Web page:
Sunday, August 24, 2014

Little Big Horn Battlefield

(Billings, MT) Hi 58 Lo 46 – What a gray, rainy, miserable day this was weather-wise. It was raining when we got up, and it never stopped all day. Perfect day for sightseeing, right? Well, maybe not. But we weren’t going to let the weather stop us from seeing the Little Big Horn Battlefield, where Gen. George A. Custer and 262 of his men were killed at the hands of over 2,000 Lakota and Cheyenne indians led by Chiefs Crazy Horse and Sitting Bull in June 1876.
Jerry came by late this morning to pick us up and he drove the one-hour trip to the battlefield. As we entered the park we passed by the Custer National Cemetery. (Click on photos to enlarge them.)
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The cemetery contains the graves of fallen military veterans of several wars, but none of those killed at Little Big Horn are buried here.

We arrived at the Visitors Center just in time to hear a ranger lecture about the battle. He was very entertaining as he described in detail how the battle played out over two days in June 1876. After he was finished we watched a 25-minute video, browsed the museum exhibits, then set out on the 4.5-mile drive through the park. We were disappointed by the rainy weather, but the countryside was still beautiful with the rolling grassy hills.

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The entire battle of Little Big Horn was fought over two days by 600 troops of the 7th Cavalry, commanded by Gen. Custer. There were three battalions, led by Custer, Maj Marcus Reno and Capt Frederick W. Benteen. Scattered all around the battlefield were markers denoting where soldiers fell and were originally buried.


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There were also markers for some of the indians who were killed.
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Reno and Benteen’s units were routed by the indians and were forced to retreat to defensive positions. But Custer and his men fought the last battle at Last Stand Hill, where he and all of his men, greatly outnumbered, were killed. The site now has a monument dedicated to those who died in the battle.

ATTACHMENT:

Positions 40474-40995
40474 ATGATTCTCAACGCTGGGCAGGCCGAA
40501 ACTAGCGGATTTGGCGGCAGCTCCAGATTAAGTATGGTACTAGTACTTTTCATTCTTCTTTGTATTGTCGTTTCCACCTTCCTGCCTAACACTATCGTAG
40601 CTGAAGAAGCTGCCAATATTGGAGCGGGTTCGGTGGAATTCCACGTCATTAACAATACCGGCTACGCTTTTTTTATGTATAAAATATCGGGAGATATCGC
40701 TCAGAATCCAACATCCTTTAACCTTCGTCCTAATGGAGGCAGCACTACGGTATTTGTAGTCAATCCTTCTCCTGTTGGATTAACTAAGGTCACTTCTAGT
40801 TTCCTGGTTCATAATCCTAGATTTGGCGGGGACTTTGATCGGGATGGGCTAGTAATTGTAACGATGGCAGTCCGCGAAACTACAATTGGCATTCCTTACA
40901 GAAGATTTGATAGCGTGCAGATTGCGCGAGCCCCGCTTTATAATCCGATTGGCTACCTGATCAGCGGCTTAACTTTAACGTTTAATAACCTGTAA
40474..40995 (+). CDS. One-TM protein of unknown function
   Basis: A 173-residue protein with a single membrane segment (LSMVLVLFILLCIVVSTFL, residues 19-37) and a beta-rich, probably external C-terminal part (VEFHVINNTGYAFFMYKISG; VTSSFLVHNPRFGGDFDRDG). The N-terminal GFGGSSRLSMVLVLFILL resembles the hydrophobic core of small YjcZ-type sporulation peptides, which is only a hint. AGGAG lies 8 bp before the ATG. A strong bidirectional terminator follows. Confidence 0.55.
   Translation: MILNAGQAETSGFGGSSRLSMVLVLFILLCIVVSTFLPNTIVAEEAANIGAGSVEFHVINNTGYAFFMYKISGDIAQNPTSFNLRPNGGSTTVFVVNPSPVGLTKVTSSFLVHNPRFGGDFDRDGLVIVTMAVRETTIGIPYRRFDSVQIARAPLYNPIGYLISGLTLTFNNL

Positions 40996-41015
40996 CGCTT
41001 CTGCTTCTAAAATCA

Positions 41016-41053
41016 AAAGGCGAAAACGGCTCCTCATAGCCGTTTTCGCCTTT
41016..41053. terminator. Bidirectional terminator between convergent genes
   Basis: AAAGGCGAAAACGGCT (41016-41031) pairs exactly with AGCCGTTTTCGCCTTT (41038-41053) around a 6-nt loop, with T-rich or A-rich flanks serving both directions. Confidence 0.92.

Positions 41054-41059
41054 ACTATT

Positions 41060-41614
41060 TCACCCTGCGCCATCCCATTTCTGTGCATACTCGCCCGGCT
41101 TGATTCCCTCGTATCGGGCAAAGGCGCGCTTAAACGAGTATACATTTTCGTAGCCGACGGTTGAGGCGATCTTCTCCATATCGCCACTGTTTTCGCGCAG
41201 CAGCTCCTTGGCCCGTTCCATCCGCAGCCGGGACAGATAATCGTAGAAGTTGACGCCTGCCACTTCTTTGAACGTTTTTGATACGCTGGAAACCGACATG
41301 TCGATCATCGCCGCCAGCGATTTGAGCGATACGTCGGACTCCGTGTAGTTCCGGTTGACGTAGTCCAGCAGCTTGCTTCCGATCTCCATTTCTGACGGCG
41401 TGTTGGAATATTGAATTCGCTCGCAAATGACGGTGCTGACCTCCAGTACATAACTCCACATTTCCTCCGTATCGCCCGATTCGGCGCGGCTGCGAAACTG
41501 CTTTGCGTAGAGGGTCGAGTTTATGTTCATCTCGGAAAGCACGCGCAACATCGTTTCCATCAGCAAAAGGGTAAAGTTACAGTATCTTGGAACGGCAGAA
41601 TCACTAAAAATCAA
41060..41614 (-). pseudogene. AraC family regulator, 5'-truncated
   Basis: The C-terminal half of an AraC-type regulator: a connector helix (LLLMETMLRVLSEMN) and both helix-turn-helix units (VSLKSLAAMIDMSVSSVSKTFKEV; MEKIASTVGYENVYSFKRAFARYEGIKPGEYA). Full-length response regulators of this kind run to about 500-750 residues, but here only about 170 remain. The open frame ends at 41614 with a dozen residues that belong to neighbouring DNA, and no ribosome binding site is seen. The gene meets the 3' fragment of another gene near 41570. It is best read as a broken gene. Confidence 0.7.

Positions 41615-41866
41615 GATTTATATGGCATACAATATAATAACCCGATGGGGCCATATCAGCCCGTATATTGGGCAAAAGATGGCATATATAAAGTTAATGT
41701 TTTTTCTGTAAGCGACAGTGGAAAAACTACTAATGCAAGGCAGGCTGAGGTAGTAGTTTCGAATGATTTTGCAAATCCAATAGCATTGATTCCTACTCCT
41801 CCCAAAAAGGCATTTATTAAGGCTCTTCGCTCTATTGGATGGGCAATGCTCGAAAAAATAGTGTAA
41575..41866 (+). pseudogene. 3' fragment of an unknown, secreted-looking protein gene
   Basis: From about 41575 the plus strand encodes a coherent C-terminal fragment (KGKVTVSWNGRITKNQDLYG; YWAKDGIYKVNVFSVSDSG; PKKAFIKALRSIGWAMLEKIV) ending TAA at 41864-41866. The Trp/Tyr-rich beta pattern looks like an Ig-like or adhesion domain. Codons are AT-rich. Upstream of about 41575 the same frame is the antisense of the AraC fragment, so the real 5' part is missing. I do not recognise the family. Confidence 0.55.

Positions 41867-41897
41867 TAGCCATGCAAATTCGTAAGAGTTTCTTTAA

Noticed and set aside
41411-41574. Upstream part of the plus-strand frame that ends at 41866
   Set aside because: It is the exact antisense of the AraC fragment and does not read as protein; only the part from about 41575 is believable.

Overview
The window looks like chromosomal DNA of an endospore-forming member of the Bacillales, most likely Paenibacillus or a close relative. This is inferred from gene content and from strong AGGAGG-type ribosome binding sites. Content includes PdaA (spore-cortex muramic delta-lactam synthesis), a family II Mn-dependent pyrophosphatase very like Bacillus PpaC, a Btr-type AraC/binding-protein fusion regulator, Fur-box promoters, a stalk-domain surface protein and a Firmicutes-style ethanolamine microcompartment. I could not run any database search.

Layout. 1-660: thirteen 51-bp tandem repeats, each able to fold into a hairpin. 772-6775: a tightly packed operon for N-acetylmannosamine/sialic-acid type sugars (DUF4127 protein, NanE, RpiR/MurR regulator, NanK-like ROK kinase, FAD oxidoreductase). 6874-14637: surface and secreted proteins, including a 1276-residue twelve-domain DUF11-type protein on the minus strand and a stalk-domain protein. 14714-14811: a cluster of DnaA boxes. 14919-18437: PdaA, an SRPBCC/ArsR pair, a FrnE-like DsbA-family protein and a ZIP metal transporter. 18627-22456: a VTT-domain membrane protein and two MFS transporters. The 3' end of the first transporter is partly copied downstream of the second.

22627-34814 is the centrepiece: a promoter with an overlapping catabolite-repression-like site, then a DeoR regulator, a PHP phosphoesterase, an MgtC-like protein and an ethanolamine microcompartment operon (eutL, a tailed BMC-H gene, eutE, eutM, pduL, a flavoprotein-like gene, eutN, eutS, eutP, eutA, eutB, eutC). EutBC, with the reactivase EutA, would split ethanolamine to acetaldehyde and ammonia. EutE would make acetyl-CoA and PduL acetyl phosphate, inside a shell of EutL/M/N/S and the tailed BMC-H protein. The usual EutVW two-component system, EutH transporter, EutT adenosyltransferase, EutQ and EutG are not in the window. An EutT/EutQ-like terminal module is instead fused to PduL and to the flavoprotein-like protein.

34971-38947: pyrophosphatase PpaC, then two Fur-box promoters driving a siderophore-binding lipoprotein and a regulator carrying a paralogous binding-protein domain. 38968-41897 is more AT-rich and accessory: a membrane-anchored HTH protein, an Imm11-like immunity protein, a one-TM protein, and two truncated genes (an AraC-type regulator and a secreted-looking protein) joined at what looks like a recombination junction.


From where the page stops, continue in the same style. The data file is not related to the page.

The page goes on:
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As this plaque under the monument explains, all of those who were originally buried around the battlefield where the markers are were later reinterred in a single grave on this site, with the officers later moved to other cemeteries around the U.S.

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Close by the monument is a marker denoting where Custer fell.
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About ten years ago a new memorial to the native americans who were killed in the battle was installed. It was raining too hard to walk over and get a close look at it, but I took this photo of the back side of it from the road.

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Despite the miserable weather, we’re so glad we got to see this historical place. We returned to Billings and the rain finally stopped. We had dinner at Famous Dave’s BBQ, then Jerry brought us home and visited with us for a while before we had to say goodbye. He’s leaving tomorrow morning to continue his travels around the west. Be safe Jerry, it was great to see you and spend a fun weekend with you.

We’re going to run some errands tomorrow and get ready for our departure on Tuesday. See you tomorrow.

5 comments:

Dizzy-Dick said...

I bet you could almost hear the sounds of the battle. What an experience, being there in person.

Doris Mercado said...

Thanks for the history lesson, photo's look great despite the weather. Thanks for sharing :D

Phyllis said...

So glad you got to hear the Rangers talk. We were interested to learn that Custer's body was moved to West Point.

Chuck and Anneke's RV travels said...

Good tour! Our time at the battlefield was certainly a highlight of our visit to the area.

Bob and Jo said...

Hopefully we will have better weather when we are in Billings next week.